3) In quantum theory there are experiments that can quantitatively distinguish between something that is already determined, but we do not know the result, versus something that is really undetermined (still in several states simultaneously). Those experiments have shown that there really are examples that are intrinsically random. It is called a "superposition of states" when something exists but its state is not fixed. (I hope I am not butchering this)

Last edited: Apr 12, 2014
10. Apr 13, 2014

### chogg

I guess it depends what you mean by "fixed". If you mean it's in a well-defined state, I'd say a superposition of states is a fixed state. It's just a state where your experiment's result can't be predicted ahead of time.

For example: say you're doing an experiment to measure $S_z$, the $z$-component of spin, for a spin-$\frac{1}{2}$ particle. If your system is in a state $\frac{1}{\sqrt{2}}\left(|z_+\rangle + |z_-\rangle\right)$, you'll get either outcome with 50% probability. But that doesn't mean it doesn't have a state; in fact, its state is $|x_+\rangle$ (for suitable choice of $x$-axis ;-).

Contrast this with the case of quantum mechanical density matrices, where there really isn't a definite state. In this case, I would say that the actual, physical system does have a definite state; we simply use the density matrix to represent our ignorance of that state.

11. Apr 14, 2014

### FactChecker

I believe that this is what I was trying to remember -- an entangled pair where there isn't a definite state. Isn't this is an example of something that is intrinsically random?

12. Apr 14, 2014

### chogg

An entangled pair is neither more nor less random than a single particle. Entanglement doesn't add "intrinsic randomness". In fact, what makes it so interesting is the very non-random correlations between measurements on the entangled particles!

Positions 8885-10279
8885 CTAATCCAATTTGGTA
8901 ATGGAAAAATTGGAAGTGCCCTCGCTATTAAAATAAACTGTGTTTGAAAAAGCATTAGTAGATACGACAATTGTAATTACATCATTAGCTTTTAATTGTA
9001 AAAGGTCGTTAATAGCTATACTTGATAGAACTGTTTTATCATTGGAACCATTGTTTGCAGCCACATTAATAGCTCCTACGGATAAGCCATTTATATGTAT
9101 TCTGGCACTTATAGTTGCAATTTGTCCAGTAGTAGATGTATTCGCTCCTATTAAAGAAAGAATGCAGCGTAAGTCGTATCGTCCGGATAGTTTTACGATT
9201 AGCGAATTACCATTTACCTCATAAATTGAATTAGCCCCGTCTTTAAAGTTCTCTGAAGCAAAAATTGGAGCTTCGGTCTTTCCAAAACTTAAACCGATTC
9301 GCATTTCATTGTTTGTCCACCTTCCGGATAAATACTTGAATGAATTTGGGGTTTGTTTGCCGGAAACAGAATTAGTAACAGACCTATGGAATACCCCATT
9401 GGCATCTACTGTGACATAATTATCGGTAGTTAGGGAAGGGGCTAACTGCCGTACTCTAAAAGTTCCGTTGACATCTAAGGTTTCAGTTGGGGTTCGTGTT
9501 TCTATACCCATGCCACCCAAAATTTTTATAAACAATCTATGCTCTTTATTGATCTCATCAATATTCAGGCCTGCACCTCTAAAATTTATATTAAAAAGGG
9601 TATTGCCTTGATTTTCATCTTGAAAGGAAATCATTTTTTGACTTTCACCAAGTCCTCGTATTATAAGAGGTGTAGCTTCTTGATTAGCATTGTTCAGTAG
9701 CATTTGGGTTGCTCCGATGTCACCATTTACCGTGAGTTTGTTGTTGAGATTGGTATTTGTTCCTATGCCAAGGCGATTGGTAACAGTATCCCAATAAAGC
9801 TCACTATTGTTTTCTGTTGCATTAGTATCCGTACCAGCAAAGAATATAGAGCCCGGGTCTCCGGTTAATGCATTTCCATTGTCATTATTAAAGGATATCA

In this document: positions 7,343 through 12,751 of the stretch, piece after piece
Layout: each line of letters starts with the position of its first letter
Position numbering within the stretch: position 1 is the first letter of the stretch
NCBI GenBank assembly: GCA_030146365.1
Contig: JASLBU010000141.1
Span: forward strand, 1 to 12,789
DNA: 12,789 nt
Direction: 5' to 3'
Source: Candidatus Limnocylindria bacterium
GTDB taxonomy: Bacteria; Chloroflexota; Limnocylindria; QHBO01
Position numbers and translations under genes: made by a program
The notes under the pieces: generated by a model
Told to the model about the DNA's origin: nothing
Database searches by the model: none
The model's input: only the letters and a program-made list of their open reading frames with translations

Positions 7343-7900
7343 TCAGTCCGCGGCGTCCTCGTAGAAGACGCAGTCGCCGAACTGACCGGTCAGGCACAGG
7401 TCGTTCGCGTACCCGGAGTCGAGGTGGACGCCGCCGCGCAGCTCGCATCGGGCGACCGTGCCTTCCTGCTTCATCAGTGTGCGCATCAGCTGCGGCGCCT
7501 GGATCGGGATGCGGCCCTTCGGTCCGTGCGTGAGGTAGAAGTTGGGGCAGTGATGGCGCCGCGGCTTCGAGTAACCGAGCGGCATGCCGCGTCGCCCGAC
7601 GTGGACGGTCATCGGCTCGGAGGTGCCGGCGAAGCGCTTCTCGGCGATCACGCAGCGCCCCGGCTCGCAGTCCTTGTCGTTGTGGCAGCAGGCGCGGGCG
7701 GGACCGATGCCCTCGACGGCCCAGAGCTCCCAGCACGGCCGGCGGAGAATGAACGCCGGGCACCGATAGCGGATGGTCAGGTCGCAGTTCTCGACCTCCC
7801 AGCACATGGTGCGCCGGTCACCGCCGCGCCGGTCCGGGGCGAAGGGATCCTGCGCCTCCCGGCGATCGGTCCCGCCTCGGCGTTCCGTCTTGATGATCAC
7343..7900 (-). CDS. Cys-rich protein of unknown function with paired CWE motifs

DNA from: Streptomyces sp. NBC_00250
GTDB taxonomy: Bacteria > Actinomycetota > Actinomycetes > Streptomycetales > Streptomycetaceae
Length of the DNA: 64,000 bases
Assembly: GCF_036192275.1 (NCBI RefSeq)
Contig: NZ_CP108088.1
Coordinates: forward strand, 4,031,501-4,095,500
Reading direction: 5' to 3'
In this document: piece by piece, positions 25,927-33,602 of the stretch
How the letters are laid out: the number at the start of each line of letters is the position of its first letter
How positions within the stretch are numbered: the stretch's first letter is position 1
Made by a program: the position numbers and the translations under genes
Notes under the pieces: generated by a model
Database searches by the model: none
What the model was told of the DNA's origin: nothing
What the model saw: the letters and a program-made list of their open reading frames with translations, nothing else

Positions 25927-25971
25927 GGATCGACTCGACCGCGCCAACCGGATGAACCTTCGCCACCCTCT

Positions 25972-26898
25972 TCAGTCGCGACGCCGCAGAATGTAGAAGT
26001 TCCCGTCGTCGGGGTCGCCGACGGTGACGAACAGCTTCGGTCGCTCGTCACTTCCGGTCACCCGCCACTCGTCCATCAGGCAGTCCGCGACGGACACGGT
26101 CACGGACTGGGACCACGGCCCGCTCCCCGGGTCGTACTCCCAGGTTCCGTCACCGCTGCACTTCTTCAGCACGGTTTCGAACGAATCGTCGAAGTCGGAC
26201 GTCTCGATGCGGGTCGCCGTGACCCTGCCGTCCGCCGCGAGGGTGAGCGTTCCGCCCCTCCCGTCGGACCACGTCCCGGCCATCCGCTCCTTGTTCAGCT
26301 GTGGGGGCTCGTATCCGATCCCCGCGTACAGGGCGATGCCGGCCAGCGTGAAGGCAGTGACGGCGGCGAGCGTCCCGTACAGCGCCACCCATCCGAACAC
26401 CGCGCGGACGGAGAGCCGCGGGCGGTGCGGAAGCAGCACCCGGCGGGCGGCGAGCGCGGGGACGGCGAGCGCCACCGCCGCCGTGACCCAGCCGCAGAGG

A density matrix is something else entirely. It has to do with uncertainty about what state a quantum system is in. (By contrast, an entangled state is a definite state of the system as a whole.)

Here's an instructive comparison.

In the first case, imagine a particle in the state $\frac{1}{\sqrt{2}}\left( |z_+\rangle + |z_-\rangle \right)$. Suppose this corresponds to $|x_+\rangle$ for the coordinates you've chosen. If you take a measurement of $S_x$, you'll get $\frac{1}{2}$ with probability 1. This corresponds to a superposition state.

In the second case, imagine a particle in state $|z_+\rangle$ with probability 0.5, and in state $|z_-\rangle$ with probability 0.5. If you measure $S_x$, you'll get $\frac{-1}{2}$ with probability 0.5, and $\frac{1}{2}$ with probability 0.5. This corresponds to the density matrix case. We're not just uncertain about some measurement outcomes; we're uncertain about the state of the particle itself.

13. Apr 15, 2014

### FactChecker

@sina89, I hope this is not hijacking your OP, but I think it goes to the hearth of your question. There were situations in quantum theory where there was a debate as to whether a system was in an internal "hidden state" that we just could not determine (Einstein believed this), or if its state was really still uncertain. I have been calling the latter case "intrinsically random", but @chogg has explained that this is a system with a density matrix. The thread he points to is very interesting. But I thought that the issue was settled. Experiments have been done where the probabilities of outcomes were different in the two cases (in a hidden state versus still random with a density matrix) . The results of the experiments showed that the system was not in a "hidden state". It was still in no fixed simple state, but rather has a density matrix. I think that this indicates that there are truly random processes.

14. Apr 15, 2014

### sina89

im happy that despite my seemingly general question the conversation went thr way i expected. actually this was a confusion for me since one of my friends was trying to tell me about quantum physics (my major is computer science and i don't have any education in the field of quantum physics but some hearsay) when he was talking about these intrinsically random states and made me confused and i felt need to ask some people specialized in the subject about this.